Rosuvastatin adjunctive therapy for rifampicin-susceptible pulmonary tuberculosis: a phase 2b, randomised, open-label, multicentre trial

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The Lancet Infectious Diseases


Background: Shorter treatments are needed for drug-susceptible tuberculosis. Adjunctive statins increase bactericidal activity in preclinical tuberculosis models. We investigated the safety and efficacy of adjunctive rosuvastatin in people with tuberculosis. We tested the hypothesis that adjunctive rosuvastatin accelerates sputum culture conversion within the first 8 weeks of treatment of rifampicin-susceptible tuberculosis.

Methods: This phase 2b, randomised, open-label, multicentre trial conducted in five hospitals or clinics in three countries with high tuberculosis burden (ie, the Philippines, Viet Nam, and Uganda) enrolled adult participants aged 18–75 years with sputum smear or Xpert MTB/RIF positive, rifampicin-susceptible tuberculosis who had received less than 7 days of previous tuberculosis treatment. Participants were randomly assigned via a web-based system to receive either 10 mg rosuvastatin once per day for 8 weeks plus standard tuberculosis therapy (rifampicin, isoniazid, pyrazinamide, and ethambutol; rosuvastatin group) or standard tuberculosis therapy alone (control group). Randomisation was stratified by trial site, history of diabetes, and HIV co-infection. Laboratory staff and central investigators involved in data cleaning and analysis were masked to treatment allocation, but study participants and site investigators were not. Both groups continued standard treatment to week 24. Sputum samples were collected once per week for the first 8 weeks after randomisation, and then at weeks 10, 12, and 24. The primary efficacy outcome was time to culture conversion (TTCC; days) in liquid culture by week 8, assessed in randomised participants who had microbiological confirmation of tuberculosis, took at least one dose of rosuvastatin, and who did not show resistance to rifampicin (modified intention-to-treat population), for which groups were compared with the Cox proportional hazards model. The main safety outcome was grade 3–5 adverse events by week 24, assessed in the intention-to-treat population, for which groups were compared with Fisher's exact test. All participants completed 24 weeks of follow-up. This trial is registered with (NCT04504851). Findings: Between Sept 2, 2020, and Jan 14, 2021, 174 participants were screened and 137 were randomly assigned to the rosuvastatin group (70 participants) or control group (67 participants). In the modified intention-to-treat population of 135 participants, 102 (76%) were men and 33 (24%) were women. Median TTCC in liquid media was 42 days (95% CI 35–49) in the rosuvastatin group (68 participants) and 42 days (36–53) in the control group (67 participants; hazard ratio 1·30 [0·88–1·91], p=0·19). Grade 3–5 adverse events occurred in six (9%) of 70 in the rosuvastatin group (none were considered related to rosuvastatin) and four (6%) of 67 in the control group (p=0·75). There were no serious adverse events that were considered to be related to rosuvastatin.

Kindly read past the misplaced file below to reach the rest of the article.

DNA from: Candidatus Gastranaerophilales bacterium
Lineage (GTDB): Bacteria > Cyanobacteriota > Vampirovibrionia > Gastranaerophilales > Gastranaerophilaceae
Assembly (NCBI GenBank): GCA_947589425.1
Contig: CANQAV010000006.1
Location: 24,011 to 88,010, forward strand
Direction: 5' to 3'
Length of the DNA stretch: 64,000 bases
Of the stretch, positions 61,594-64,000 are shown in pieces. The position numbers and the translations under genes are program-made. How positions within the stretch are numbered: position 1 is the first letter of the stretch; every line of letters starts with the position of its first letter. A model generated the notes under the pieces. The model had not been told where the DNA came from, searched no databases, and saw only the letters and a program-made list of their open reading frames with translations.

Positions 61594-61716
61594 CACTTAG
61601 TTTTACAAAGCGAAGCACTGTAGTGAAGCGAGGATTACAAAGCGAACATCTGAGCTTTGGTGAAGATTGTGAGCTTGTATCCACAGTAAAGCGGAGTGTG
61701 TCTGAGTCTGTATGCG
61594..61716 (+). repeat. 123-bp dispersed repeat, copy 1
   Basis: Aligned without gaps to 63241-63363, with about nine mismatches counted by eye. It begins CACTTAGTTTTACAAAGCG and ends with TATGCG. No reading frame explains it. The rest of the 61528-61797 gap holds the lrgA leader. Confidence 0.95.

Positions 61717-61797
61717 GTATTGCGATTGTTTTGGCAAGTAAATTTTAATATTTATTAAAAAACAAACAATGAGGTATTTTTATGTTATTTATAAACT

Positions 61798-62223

Interpretation: Adjunctive rosuvastatin at 10 mg once per day was safe but did not produce substantive benefits on culture conversion in the overall study population. Future trials could explore the safety and efficacy of higher doses of adjunctive rosuvastatin. Funding: National Medical Research Council, Singapore.

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